Leicester City Council seeks foster carers for elderly people
A fostering scheme where families will be paid to take elderly people into their homes is to be tried in Leicester.
Carers will be paid £224 a week and Leicester City Council will pay for modifications to their homes.
Age UK warned that potentially vulnerable people could be placed in homes with strangers.
But the council said carers would be vetted before being approved, and care would be closely monitored.
In October, the council confirmed plans to close or sell off eight of its care homes.
But the council said fostering is not intended to replace care homes.
Rita Patel, assistant city mayor for adult social care, said: "It's not suitable for everybody but for people who want to be in a family environment, who want to be taken care of on an individual basis, it's a fantastic scheme."
The scheme will be an extension of the council's Shared Lives service, under which people with dementia, disabilities or mental health problems can live with foster families, stay for a short respite break, or go for daytime support.
The council currently has 30 people in long-term Shared Lives placements, and has increased its staff from three and a half posts to seven, so it can support double the number of placements.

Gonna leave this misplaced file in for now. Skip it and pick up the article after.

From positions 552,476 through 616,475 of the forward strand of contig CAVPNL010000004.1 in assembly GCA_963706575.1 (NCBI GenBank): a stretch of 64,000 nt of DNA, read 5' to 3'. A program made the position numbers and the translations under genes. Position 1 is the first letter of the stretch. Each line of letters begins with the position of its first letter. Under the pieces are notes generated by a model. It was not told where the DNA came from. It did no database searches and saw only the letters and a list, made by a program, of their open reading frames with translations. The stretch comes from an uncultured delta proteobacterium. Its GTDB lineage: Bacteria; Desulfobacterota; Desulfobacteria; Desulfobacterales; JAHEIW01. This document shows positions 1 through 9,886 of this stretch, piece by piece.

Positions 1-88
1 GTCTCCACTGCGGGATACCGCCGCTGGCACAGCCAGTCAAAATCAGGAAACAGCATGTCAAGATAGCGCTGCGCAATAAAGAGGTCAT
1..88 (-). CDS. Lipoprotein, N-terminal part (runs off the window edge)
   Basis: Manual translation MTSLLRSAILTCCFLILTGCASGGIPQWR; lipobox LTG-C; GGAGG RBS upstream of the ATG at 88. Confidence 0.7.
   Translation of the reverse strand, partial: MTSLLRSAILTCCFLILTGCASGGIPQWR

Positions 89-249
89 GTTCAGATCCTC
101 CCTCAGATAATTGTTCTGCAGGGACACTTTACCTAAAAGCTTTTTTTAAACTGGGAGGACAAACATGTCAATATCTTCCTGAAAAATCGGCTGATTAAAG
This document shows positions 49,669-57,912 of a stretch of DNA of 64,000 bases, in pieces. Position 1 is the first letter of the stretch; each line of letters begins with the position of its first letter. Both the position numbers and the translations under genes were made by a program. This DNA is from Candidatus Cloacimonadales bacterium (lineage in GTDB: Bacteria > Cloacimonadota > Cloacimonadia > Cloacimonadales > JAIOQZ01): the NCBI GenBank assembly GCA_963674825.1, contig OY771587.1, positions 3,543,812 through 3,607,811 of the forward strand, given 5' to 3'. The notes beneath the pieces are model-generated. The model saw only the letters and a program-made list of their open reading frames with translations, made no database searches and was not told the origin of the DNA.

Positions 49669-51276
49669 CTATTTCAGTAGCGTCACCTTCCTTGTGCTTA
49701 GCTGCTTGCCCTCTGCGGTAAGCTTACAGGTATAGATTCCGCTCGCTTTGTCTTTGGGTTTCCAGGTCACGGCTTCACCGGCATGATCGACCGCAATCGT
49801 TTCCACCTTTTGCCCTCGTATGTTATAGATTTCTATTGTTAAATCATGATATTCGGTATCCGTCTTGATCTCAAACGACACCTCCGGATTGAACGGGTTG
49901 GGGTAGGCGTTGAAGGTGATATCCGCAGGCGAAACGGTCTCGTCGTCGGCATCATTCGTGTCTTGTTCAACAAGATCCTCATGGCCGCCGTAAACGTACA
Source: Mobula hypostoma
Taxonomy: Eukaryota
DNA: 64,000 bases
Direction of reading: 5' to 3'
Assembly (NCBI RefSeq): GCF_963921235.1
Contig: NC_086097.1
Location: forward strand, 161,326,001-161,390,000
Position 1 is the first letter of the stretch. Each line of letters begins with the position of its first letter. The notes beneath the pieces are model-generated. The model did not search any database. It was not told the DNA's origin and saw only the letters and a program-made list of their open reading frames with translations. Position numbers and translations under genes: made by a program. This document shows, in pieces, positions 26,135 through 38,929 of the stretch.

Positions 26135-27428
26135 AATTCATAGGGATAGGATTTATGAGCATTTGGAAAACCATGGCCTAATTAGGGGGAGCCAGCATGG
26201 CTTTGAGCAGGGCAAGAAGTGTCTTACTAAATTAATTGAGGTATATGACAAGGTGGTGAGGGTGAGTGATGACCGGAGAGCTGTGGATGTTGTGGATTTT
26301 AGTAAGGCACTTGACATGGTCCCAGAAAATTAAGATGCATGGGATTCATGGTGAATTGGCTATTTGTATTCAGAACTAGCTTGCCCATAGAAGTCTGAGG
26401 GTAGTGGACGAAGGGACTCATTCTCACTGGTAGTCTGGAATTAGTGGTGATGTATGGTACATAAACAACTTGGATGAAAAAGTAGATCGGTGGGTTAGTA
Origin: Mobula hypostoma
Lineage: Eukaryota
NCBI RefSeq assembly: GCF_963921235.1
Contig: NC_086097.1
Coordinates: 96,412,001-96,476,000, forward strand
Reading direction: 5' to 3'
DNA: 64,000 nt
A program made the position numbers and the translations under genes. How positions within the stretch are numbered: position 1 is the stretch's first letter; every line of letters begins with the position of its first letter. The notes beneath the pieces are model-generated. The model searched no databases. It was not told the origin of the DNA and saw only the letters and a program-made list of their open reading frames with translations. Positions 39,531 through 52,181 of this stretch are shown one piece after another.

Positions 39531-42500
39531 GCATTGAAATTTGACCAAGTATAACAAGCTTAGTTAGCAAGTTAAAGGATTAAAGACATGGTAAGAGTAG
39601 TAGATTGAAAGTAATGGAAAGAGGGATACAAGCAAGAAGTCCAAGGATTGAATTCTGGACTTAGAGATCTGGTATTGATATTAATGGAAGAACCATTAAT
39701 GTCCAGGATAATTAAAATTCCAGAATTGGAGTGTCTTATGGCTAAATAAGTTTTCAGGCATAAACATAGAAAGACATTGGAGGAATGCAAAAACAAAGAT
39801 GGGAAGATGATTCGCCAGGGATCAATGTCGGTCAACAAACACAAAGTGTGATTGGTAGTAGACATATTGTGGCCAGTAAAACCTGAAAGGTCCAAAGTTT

Shared Lives Plus, a national organisation which supports the scheme, said the model "works really well".
'Ordinary family life'
Alex Fox, from Shared Lives Plus, said: "It's a way for people to live in an ordinary family home, or to use an ordinary family home, and be part of the community.
"It's also very much about friendship, having fun and an ordinary family life, which people sometimes miss out on."
There are already 8,000 Shared Lives carers in the UK, recruited through 152 local schemes.
Leicestershire Age UK told the Leicester Mercury that the scheme should be approached with a "degree of caution as it would involve placing potentially vulnerable people in homes with strangers".
But Mr Fox said Shared Lives Plus schemes are monitored by the Care Quality Commission, the regulator of health and social care services.
He said abuse scandals often involved "people locked away", while Shared Lives allows people to keep a network of friends and family, which keeps them safe.